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The Excel IFERROR Function: What is it and When to Use it

Jul 26, 2022

If you have worked with Excel before, you have likely come across or heard of the Excel IFERROR function. It is one of the most useful Excel formulas at your disposal.

The IFERROR function within Microsoft Excel was built to manage any formula errors and calculation errors. IFERROR checks your formulas and identifies if there is an issue before returning the result of the formula. Here is the IFERROR syntax:

IFERROR(value, value_if_error) Value- this is the aspect of the formula that checks for errors. It might be an expression, a formula, a value, or a cell reference.

Value_if_error - this aspect is returned if an error occurs and is discovered. It might be an empty string value, a numeric value, another formula, or a text message.

For instance, if you divide two columns of numbers, you could end up with several errors if a column contains zeros, text, or empty cells. To prevent that, implement the IFERROR function to deal with errors.

This article will teach you everything you need to know about the Excel IFERROR function, Excel IFERROR function examples, and different Excel IFERROR function returns. 

Things to Know About Excel IFERROR Function

  • The Excel IFERROR function deals with all error types, such as #NULL!, #REF!, #DIV/0!, #NUM!, #VALUE!, #NAME?, and #N/A.
  • IFERROR can replace errors with numeric customer values, dates, the result of other formulas, or text, depending on what the contents of the value_if_error aspect are.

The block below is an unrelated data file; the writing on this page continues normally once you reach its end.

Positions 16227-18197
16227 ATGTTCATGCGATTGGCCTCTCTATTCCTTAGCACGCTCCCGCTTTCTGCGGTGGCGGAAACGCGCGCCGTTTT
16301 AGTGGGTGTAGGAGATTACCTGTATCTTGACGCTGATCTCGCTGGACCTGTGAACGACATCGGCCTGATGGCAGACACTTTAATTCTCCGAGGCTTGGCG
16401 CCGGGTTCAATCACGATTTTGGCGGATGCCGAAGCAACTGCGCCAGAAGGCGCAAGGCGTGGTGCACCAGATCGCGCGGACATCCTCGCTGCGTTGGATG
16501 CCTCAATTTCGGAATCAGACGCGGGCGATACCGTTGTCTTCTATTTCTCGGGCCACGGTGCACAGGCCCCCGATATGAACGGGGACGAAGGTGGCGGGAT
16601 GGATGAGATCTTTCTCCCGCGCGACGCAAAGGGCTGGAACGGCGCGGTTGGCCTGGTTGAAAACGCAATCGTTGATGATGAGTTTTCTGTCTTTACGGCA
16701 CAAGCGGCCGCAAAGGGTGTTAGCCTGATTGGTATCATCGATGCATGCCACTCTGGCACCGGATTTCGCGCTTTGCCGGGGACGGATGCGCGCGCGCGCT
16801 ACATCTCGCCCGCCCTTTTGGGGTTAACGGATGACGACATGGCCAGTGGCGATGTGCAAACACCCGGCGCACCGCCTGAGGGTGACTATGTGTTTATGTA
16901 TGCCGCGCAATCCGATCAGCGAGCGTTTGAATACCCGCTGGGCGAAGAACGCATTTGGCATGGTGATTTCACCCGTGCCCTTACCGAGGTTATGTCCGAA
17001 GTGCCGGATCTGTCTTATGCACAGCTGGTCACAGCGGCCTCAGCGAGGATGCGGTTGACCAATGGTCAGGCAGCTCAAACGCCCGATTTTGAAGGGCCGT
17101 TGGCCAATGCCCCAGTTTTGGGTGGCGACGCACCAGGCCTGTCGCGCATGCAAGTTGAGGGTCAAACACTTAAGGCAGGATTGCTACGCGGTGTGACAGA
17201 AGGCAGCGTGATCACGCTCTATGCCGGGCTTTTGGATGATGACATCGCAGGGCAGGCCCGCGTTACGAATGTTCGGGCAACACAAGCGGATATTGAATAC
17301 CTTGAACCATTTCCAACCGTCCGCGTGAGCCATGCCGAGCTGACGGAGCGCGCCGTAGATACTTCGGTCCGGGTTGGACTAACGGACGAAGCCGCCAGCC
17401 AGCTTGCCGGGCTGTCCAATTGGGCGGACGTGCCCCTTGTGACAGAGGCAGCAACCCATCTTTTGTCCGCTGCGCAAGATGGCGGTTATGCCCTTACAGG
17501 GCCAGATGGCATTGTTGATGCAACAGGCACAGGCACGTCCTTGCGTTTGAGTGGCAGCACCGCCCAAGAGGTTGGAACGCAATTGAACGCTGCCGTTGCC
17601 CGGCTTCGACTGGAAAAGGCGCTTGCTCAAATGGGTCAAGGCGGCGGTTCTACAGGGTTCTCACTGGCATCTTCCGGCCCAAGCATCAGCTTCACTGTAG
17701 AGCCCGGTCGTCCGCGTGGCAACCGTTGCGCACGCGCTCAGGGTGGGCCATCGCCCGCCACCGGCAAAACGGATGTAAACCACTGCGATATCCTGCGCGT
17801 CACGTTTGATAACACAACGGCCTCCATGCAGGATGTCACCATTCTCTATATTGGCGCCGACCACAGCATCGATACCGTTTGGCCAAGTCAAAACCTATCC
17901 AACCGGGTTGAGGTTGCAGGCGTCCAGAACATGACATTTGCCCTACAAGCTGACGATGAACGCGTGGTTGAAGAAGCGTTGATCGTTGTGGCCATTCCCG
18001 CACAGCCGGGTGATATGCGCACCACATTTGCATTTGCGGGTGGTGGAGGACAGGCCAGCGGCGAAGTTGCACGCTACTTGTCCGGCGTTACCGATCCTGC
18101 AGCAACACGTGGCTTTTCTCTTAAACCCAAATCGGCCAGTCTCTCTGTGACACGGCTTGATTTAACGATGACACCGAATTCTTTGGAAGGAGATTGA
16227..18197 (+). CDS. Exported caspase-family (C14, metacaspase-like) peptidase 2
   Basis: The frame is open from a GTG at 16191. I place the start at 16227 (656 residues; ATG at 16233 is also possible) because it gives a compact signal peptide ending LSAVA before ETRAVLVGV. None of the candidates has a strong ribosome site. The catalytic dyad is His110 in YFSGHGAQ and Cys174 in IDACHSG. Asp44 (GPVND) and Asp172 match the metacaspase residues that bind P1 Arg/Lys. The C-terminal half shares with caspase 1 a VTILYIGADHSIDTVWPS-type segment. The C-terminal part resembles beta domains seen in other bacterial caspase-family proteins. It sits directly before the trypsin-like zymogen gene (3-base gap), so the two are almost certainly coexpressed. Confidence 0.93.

• If your value argument is blank, it will be treated as an empty string, not an error.
  • IFERROR function first appeared in Excel 2007 and has been available ever since.

IFERROR Formula Examples

The examples below will help you use the Excel IFERROR and other valuable functions for more complex tasks.

Excel IFERROR with Vlookup

The Excel IFERROR function is most commonly used to tell users that a value they are looking for is not in the dataset.

To do this, wrapping a VLOOKUP function formula within the IFERROR function would be best. IFERROR(VLOOKUP(), "Not found") If your lookup value does not exist in your chosen table, a regular VLOOKUP formula will show a #N/A error.

IFERROR in Array Formulas

As you are likely already aware, array formulas in Microsoft Excel are designed to execute multiple calculations in one formula.

If you give an array formula that results in an array of the value argument within an IFERROR function, you will get an array of values for every cell within your chosen range. 


Now you understand how quick and easy it is to use the IFERROR function, and you might wonder why some people use the IF ISERROR combination. What are the advantages of this option? In truth, there aren't any!

In the past, IF ISERROR was the only way for users to trap errors. However, since Excel 2007, it has been a long and unnecessary process. 

Best Ways to Use IFERROR in Excel

As you will know by now, the IFERROR function is a fantastic way to catch errors within Microsoft Excel and cover them with a custom message, a zero value, or a blank cell.

That said, you shouldn't wrap every formula with an error message. Here's how to keep the balance within your workbook.

  1. Don't trap errors without reason.
  2. Wrap as little as possible of the formula in IFERROR.
  3. For specific errors, use one of these error-handling functions:

Frequently Asked Questions About How to Use the IFERROR Function:

How do I use IFERROR in Excel? 

The IFERROR function within Microsoft Excel was built to manage any formula errors and calculation errors. IFERROR checks your formulas and identifies if there is an issue before returning the result of the formula. 

Can you use IFERROR and IF together? 

You can use the ISERROR function, the ISERROR function, or the IFERROR function alongside IF. 

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